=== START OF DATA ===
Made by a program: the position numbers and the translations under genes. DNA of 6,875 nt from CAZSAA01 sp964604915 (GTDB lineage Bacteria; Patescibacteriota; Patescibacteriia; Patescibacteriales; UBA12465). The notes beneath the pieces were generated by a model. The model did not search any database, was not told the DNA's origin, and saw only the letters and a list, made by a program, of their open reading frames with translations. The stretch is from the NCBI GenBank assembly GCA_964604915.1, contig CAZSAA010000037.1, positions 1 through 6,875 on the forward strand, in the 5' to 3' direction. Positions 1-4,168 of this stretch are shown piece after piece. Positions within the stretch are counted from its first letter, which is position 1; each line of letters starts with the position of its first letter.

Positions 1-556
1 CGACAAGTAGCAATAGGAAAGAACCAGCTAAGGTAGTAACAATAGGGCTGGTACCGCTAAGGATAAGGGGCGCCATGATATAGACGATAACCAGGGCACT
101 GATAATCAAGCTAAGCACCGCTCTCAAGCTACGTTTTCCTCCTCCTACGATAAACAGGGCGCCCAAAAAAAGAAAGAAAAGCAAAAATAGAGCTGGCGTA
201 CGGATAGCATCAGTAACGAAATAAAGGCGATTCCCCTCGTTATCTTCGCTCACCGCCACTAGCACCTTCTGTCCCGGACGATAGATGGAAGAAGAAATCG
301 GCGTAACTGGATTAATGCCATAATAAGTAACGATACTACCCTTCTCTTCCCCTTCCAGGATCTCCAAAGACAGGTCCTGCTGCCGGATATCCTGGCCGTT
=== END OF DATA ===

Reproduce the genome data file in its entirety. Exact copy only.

Made by a program: the position numbers and the translations under genes. DNA of 6,875 nt from CAZSAA01 sp964604915 (GTDB lineage Bacteria; Patescibacteriota; Patescibacteriia; Patescibacteriales; UBA12465). The notes beneath the pieces were generated by a model. The model did not search any database, was not told the DNA's origin, and saw only the letters and a list, made by a program, of their open reading frames with translations. The stretch is from the NCBI GenBank assembly GCA_964604915.1, contig CAZSAA010000037.1, positions 1 through 6,875 on the forward strand, in the 5' to 3' direction. Positions 1-4,168 of this stretch are shown piece after piece. Positions within the stretch are counted from its first letter, which is position 1; each line of letters starts with the position of its first letter.

Positions 1-556
1 CGACAAGTAGCAATAGGAAAGAACCAGCTAAGGTAGTAACAATAGGGCTGGTACCGCTAAGGATAAGGGGCGCCATGATATAGACGATAACCAGGGCACT
101 GATAATCAAGCTAAGCACCGCTCTCAAGCTACGTTTTCCTCCTCCTACGATAAACAGGGCGCCCAAAAAAAGAAAGAAAAGCAAAAATAGAGCTGGCGTA
201 CGGATAGCATCAGTAACGAAATAAAGGCGATTCCCCTCGTTATCTTCGCTCACCGCCACTAGCACCTTCTGTCCCGGACGATAGATGGAAGAAGAAATCG
301 GCGTAACTGGATTAATGCCATAATAAGTAACGATACTACCCTTCTCTTCCCCTTCCAGGATCTCCAAAGACAGGTCCTGCTGCCGGATATCCTGGCCGTT